The British publishers T.V. Boardman Ltd are well known for having published comics such as Swift Morgan, Roy Carson, Buffalo Bill (and of course the brilliantly plotted Buffalo Bill Annuals). However, their total publishing efforts far exceeded this rather minor output. The company was started in the 1930's by Thomas Volney Boardman, and like many other small publishers of that time Boardman sought to have as great a field of activity as possible. Apart from pulps (including detective, western and science fiction), they also released various novels (paperback and hardback) across all genres, and a fair number of non-fiction fiction titles ranging from biography to politics. They are probably best remembered today for their long running Bloodhound Mystery series, which were beloved by many of Britains public lending libraries.
Boardman quickly learnt the value of republishing and repackaging original American material for the British market, and one of their earliest deals was with the US publisher Gnome Press, itself a small publisher specialising in science fiction and fantasy works. It was through Gnome Press that Boardman was able to published the first British hardcover edition of Robert E. Howard's Conan the Conqueror.
No doubt inspired by this trans-Atlantic achievement, Boardman next pioneered the reprinting of American comics. Commencing with Okay Comics Weekly which first appeared on October 16, 1937 - this was produced as a traditional British comic tabloid, with material taken from the standard sized US comic book format. The content was mostly American newspaper strips and the first issue sported a cover strip by Will Eisner of The Spirit fame. Okay Comics Weekly lasted only until February 26, 1938 - a total of twenty issues. A short life perhaps, but it proved that there was a market in Britain for American comic strips, and that market was about to expand.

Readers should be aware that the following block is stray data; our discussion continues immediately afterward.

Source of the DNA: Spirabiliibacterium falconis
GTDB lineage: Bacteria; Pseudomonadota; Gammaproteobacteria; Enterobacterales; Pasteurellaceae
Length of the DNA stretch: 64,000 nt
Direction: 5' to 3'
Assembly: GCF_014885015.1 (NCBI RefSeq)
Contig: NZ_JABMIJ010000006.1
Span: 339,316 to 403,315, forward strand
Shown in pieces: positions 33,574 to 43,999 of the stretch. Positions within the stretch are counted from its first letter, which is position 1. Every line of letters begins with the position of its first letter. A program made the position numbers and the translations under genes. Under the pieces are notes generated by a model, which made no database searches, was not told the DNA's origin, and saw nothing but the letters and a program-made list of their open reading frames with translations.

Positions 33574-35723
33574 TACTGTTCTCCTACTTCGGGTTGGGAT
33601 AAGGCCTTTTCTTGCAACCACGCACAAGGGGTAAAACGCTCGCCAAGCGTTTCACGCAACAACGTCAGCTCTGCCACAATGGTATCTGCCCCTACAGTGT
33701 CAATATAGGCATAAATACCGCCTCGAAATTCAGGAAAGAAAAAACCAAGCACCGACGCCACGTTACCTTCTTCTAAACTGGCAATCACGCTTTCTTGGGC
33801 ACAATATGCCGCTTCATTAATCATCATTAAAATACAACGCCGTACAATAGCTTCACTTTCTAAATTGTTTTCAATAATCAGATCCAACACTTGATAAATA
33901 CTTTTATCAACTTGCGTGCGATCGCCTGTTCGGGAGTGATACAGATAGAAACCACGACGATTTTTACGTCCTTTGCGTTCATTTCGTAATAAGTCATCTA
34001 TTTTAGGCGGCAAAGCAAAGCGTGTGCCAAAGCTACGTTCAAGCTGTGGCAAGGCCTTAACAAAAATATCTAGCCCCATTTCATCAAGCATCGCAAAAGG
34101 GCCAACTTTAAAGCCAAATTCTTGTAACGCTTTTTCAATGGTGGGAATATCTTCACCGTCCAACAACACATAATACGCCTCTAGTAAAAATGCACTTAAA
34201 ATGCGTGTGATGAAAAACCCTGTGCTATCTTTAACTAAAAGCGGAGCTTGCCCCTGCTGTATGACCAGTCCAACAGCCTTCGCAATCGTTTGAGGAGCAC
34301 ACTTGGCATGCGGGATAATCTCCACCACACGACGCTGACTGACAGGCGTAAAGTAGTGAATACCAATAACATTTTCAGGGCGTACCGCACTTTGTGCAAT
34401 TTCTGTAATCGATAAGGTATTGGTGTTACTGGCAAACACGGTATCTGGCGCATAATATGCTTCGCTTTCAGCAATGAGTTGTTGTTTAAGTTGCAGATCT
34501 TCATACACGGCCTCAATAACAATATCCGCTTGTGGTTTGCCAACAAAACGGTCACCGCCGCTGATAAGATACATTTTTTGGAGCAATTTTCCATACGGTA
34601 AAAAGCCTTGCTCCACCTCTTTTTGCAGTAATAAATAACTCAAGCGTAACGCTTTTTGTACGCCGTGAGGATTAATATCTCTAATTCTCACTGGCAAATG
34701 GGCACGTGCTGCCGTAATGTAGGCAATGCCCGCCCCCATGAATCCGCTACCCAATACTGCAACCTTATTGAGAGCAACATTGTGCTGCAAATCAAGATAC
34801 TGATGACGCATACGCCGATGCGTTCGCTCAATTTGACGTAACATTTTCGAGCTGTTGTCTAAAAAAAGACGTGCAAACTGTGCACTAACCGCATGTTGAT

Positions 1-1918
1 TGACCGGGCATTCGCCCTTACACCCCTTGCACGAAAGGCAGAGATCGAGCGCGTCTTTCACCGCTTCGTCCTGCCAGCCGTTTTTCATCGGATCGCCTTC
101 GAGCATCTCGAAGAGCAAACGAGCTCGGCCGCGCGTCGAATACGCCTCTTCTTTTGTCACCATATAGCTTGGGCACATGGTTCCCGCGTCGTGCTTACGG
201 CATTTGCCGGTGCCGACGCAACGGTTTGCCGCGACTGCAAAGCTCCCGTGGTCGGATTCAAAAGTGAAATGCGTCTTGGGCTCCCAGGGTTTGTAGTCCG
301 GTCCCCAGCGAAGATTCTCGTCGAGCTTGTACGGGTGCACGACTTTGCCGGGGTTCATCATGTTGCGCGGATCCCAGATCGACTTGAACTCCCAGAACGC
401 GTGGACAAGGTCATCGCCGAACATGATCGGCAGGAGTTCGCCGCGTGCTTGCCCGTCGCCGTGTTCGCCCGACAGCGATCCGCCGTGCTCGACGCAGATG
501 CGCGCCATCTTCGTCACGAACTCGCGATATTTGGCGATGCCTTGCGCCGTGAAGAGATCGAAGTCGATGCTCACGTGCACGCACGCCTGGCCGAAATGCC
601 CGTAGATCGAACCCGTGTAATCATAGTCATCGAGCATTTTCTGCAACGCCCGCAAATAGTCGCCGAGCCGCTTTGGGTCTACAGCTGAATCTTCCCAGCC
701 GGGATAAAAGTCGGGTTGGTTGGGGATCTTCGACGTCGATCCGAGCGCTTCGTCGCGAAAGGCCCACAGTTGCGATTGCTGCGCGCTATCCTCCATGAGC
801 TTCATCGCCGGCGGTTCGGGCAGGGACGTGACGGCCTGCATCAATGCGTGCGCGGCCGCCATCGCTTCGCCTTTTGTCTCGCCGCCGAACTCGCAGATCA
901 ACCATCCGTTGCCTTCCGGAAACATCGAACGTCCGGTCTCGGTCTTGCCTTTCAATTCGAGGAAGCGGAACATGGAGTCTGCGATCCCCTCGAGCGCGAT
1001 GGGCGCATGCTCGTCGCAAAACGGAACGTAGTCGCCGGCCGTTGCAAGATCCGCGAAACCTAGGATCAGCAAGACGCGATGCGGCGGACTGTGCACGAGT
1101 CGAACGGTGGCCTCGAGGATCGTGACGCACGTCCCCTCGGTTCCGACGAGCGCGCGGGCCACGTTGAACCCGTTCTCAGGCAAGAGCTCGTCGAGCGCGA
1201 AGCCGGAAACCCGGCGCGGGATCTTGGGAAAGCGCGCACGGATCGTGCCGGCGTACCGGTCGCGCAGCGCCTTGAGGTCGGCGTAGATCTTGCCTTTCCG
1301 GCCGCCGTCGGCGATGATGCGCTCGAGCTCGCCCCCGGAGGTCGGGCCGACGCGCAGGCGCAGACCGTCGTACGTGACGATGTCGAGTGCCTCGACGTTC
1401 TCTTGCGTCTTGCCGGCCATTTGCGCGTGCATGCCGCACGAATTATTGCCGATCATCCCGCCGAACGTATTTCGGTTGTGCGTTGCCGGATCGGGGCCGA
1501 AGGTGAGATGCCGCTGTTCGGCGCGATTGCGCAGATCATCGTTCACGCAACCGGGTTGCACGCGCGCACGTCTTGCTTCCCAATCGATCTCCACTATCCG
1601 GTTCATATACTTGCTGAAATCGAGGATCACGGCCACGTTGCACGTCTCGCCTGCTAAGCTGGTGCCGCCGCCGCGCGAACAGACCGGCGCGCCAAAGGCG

With the outbreak of war in 1939, and despite the Government ban on new publications, Boardman entered into an agreement with US publisher Everett Arnold of Quality Comics to produce British editions of two titles, Feature Comics and Smash Comics all appearing in 1940-1941. These were released primarily through Woolworths Department Stores who would remain a good customer of Boardman material well into the late 1950's.